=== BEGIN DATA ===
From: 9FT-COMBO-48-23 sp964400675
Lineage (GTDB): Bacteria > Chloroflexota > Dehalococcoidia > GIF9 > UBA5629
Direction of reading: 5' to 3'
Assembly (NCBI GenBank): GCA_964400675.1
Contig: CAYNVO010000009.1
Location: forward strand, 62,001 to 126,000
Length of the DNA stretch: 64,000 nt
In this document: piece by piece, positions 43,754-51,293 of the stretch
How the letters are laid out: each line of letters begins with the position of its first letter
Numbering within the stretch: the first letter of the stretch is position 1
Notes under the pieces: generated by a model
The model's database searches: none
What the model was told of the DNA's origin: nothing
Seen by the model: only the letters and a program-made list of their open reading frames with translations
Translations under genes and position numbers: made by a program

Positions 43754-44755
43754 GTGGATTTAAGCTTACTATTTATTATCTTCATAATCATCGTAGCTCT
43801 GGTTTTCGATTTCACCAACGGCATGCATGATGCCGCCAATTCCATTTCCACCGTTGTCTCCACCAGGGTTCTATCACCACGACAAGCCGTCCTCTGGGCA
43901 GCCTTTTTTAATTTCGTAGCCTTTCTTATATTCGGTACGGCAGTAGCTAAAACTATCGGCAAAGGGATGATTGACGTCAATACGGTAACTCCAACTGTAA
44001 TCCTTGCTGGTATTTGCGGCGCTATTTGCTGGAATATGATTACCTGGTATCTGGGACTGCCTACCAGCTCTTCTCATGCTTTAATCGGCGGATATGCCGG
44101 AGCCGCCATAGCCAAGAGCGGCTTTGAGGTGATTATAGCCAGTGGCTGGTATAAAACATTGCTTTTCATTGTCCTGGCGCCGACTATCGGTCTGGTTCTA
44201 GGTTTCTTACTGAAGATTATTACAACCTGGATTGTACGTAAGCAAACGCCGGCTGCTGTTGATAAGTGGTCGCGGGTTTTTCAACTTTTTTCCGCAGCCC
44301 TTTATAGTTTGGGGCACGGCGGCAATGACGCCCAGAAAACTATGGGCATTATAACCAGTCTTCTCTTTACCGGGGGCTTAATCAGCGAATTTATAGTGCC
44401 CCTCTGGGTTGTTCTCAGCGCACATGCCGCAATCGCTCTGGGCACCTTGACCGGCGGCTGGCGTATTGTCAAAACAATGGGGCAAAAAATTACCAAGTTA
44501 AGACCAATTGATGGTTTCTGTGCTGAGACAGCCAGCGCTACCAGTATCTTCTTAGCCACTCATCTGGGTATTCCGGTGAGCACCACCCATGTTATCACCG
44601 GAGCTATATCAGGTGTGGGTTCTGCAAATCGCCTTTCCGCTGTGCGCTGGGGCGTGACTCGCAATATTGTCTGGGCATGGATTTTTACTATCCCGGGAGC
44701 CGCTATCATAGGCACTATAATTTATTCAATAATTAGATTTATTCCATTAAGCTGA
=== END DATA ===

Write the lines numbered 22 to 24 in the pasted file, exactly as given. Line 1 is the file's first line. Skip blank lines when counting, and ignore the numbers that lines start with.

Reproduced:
44201 GGTTTCTTACTGAAGATTATTACAACCTGGATTGTACGTAAGCAAACGCCGGCTGCTGTTGATAAGTGGTCGCGGGTTTTTCAACTTTTTTCCGCAGCCC
44301 TTTATAGTTTGGGGCACGGCGGCAATGACGCCCAGAAAACTATGGGCATTATAACCAGTCTTCTCTTTACCGGGGGCTTAATCAGCGAATTTATAGTGCC
44401 CCTCTGGGTTGTTCTCAGCGCACATGCCGCAATCGCTCTGGGCACCTTGACCGGCGGCTGGCGTATTGTCAAAACAATGGGGCAAAAAATTACCAAGTTA